Nebraska activists have already started petitioning to get a medical marijuana measure on the state’s 2022 ballot.
While the campaign collected enough signatures to qualify a reform initiative for this year, the state Supreme Court shut it down following a legal challenge. It determined that the measure violated the state’s single-subject rule, much to the disappointment of advocates.
The secretary of state’s office had rejected the argument, which was filed by a local sheriff, but after the case went to court, a majority of justices ultimately ruled that the proposal would be removed from the ballot.
Nebraskans for Medical Marijuana wasted no time gearing up for a follow-up push and are taking into account what the state’s high court ruled by making their new measure very simple.
To avoid getting blocked under the single-subject rule, the language of the new proposal concisely states: “Persons in the State of Nebraska shall have the right to cannabis in all its forms for medical purposes.”
There are no regulatory details on the structure of what would be a legal medical cannabis market, though the activists have said they may file separate measures with those details. They first announced last month that they planned to file a new medical cannabis ballot initiative for 2022.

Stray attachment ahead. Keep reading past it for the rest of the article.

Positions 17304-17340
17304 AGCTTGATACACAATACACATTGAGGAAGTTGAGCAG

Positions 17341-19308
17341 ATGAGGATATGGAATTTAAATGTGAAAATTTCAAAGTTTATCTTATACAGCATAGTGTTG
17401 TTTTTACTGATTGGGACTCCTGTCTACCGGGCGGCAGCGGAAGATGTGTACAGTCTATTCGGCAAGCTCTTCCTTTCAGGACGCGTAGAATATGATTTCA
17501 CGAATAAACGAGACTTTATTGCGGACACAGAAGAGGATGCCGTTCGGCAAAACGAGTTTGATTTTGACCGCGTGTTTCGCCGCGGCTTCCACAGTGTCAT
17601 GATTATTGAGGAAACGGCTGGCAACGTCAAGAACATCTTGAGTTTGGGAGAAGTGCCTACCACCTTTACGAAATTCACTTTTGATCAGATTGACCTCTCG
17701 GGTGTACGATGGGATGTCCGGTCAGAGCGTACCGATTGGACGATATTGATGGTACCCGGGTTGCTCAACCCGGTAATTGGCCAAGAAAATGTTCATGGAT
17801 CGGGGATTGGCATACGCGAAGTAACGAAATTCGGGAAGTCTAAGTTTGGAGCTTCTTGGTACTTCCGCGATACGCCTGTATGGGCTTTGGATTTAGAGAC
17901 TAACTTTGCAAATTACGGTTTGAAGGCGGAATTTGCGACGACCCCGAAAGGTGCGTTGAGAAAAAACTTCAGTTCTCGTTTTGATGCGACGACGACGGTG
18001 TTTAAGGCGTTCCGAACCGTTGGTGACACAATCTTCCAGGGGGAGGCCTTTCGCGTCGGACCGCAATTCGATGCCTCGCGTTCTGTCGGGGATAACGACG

“Though we profoundly disagree with the Nebraska Supreme Court’s decision in September to remove our previous initiative from the ballot, we took good notes,” the group said on Thursday. “They argued the previous language violated the single subject rule, so now we’ve drafted one, simple sentence to legalize medical cannabis.”
“Make no mistake, our opposition will continue to try to stop our efforts, but we cannot give up. That’s exactly what our opponents want us to do,” the campaign said. “The patients and families of this state who are suffering without safe access to medical cannabis are worth fighting for, and that’s what we intend to keep doing.”
Under this year’s blocked initiative, physicians would have been able to recommend cannabis to patients suffering from debilitating medical conditions, and those patients would then have been allowed to possess, purchase and “discreetly” cultivate marijuana for personal use.
Sens. Anna Wishart (D) and Adam Morfeld (D), cochairs of Nebraskans for Medical Marijuana, have tried for years to pass medical cannabis bills in the legislature only to be blocked by opposition from leadership.
While the timing isn’t ideal as far as advocates are concerned, given that presidential election years are typically targeted by cannabis reform supporters because of relatively larger turnout by supporters as compared to midterm cycles, 2022 is the next option they’re left with. That said, it’s possible that the continuing momentum for reform via the ballot could spur legislators to take up medical cannabis in the meantime, and Wishart has said she will again file legislation on the topic.
For what it’s worth, Nebraska’s attorney general said in an opinion last year that efforts to legalize medical marijuana in the state would be preempted by federal law and “would be, therefore, unconstitutional.”
Photo courtesy of Kimberly Lawson.